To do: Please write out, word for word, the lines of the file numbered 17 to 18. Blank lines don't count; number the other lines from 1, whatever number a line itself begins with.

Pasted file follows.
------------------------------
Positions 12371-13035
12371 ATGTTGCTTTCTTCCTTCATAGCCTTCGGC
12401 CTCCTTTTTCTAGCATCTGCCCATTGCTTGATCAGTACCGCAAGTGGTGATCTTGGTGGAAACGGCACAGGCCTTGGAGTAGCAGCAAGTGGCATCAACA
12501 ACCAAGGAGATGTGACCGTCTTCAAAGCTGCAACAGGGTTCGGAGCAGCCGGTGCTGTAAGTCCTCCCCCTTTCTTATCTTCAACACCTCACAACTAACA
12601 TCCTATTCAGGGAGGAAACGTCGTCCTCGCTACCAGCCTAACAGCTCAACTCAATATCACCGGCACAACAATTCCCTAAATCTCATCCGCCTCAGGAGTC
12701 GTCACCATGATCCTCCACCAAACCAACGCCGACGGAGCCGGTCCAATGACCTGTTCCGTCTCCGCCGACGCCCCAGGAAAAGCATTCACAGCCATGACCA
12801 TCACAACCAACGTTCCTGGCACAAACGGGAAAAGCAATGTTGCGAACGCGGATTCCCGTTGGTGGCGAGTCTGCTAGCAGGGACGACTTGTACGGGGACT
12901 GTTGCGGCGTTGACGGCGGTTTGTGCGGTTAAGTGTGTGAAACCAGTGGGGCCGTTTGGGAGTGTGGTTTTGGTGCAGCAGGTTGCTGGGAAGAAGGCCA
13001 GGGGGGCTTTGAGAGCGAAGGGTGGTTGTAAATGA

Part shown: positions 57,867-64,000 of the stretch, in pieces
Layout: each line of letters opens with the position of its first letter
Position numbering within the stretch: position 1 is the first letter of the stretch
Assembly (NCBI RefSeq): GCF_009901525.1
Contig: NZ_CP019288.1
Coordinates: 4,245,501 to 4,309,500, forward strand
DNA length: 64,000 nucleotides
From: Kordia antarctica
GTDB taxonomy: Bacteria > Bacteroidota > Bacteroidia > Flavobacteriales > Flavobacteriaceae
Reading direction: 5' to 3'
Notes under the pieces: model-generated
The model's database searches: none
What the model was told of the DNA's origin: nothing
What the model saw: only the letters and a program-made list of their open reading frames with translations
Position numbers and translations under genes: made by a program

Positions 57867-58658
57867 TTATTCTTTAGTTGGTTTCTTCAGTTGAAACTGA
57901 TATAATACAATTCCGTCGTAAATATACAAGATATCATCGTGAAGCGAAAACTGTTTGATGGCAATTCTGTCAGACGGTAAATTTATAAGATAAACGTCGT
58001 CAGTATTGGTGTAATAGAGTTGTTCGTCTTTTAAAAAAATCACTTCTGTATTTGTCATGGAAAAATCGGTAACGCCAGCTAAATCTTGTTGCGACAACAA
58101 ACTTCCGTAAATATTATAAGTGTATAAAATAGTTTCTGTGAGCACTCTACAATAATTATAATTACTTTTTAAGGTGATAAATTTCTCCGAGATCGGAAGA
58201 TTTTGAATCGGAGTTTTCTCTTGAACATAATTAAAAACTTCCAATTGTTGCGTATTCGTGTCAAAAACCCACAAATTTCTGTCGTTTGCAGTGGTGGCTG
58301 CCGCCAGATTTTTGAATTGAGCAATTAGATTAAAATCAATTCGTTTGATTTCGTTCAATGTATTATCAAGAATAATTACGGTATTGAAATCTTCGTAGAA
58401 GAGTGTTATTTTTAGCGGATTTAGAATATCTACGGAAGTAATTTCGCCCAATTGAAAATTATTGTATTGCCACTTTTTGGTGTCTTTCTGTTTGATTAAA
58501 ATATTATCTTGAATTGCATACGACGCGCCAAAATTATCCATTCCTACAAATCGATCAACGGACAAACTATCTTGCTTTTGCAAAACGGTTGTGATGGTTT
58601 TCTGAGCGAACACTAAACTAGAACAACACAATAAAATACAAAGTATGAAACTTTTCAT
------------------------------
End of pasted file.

From: Kordia antarctica
GTDB taxonomy: Bacteria > Bacteroidota > Bacteroidia > Flavobacteriales > Flavobacteriaceae